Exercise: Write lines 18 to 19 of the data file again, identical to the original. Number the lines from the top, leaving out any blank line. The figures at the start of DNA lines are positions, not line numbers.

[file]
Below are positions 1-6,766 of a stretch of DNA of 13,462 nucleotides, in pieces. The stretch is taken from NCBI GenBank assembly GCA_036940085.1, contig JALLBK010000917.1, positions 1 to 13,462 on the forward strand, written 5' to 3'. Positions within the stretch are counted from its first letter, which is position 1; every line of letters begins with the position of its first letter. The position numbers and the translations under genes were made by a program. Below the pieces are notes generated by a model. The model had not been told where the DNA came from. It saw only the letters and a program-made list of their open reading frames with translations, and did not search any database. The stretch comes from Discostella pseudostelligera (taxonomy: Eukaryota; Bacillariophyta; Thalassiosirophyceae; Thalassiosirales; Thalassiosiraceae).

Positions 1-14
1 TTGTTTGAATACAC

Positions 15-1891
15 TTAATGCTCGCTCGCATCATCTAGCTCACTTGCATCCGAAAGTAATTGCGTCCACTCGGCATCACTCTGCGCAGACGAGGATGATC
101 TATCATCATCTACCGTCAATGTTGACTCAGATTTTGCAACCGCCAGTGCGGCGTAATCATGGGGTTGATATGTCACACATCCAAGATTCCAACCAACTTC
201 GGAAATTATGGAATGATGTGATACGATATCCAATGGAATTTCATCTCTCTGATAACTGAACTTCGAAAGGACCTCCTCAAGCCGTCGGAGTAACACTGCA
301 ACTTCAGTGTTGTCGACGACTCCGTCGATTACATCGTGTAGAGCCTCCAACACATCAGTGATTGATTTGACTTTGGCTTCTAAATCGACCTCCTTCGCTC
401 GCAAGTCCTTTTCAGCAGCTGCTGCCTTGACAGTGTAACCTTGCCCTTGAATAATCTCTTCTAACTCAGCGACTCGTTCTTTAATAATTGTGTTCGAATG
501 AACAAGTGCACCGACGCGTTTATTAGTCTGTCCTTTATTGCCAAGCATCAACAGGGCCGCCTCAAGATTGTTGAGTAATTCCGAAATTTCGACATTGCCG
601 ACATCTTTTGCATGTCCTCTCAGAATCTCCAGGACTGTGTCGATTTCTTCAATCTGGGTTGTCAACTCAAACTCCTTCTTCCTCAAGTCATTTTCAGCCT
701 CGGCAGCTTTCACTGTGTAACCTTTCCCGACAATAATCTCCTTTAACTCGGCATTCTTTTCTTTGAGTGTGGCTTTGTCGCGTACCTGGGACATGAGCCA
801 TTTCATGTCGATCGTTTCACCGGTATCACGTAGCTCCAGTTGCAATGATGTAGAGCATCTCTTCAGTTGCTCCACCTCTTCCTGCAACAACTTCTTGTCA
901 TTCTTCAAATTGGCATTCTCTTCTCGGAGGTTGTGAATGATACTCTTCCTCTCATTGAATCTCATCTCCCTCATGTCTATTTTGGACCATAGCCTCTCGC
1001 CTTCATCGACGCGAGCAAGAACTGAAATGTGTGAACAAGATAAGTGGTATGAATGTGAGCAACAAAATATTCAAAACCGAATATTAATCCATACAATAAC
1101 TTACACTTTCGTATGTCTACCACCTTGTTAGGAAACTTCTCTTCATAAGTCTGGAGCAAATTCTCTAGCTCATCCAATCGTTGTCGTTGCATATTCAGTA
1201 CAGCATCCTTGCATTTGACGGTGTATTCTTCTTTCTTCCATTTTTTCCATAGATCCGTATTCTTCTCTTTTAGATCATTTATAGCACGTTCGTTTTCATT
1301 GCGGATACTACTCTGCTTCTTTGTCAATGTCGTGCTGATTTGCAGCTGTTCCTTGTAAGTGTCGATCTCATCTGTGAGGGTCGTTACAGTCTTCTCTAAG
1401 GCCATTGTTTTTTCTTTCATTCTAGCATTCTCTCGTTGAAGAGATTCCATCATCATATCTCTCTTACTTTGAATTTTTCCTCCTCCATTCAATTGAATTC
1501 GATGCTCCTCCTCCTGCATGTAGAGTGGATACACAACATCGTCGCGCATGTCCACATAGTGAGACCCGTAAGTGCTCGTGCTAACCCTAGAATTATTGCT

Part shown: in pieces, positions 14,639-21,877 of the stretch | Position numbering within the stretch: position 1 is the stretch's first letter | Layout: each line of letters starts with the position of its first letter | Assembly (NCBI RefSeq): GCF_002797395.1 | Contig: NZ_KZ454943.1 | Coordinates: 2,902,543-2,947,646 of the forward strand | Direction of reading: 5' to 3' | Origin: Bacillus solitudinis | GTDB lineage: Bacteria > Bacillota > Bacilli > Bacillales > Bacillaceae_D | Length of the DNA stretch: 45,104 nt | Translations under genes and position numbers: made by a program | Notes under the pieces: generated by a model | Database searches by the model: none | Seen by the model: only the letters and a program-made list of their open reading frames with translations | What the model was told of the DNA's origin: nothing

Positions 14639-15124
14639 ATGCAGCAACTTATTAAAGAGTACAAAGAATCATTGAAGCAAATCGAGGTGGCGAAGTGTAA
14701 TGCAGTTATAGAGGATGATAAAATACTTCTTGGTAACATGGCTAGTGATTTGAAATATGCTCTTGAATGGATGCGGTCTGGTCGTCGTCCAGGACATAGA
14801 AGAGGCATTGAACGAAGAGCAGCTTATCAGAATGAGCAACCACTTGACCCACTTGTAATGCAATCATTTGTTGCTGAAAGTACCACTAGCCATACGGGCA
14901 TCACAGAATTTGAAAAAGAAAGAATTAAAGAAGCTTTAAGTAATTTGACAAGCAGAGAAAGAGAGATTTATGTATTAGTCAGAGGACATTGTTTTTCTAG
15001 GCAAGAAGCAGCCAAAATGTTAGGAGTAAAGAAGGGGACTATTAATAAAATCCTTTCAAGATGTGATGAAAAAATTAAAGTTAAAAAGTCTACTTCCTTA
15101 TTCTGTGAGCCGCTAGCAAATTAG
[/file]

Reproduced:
1301 GCGGATACTACTCTGCTTCTTTGTCAATGTCGTGCTGATTTGCAGCTGTTCCTTGTAAGTGTCGATCTCATCTGTGAGGGTCGTTACAGTCTTCTCTAAG
1401 GCCATTGTTTTTTCTTTCATTCTAGCATTCTCTCGTTGAAGAGATTCCATCATCATATCTCTCTTACTTTGAATTTTTCCTCCTCCATTCAATTGAATTC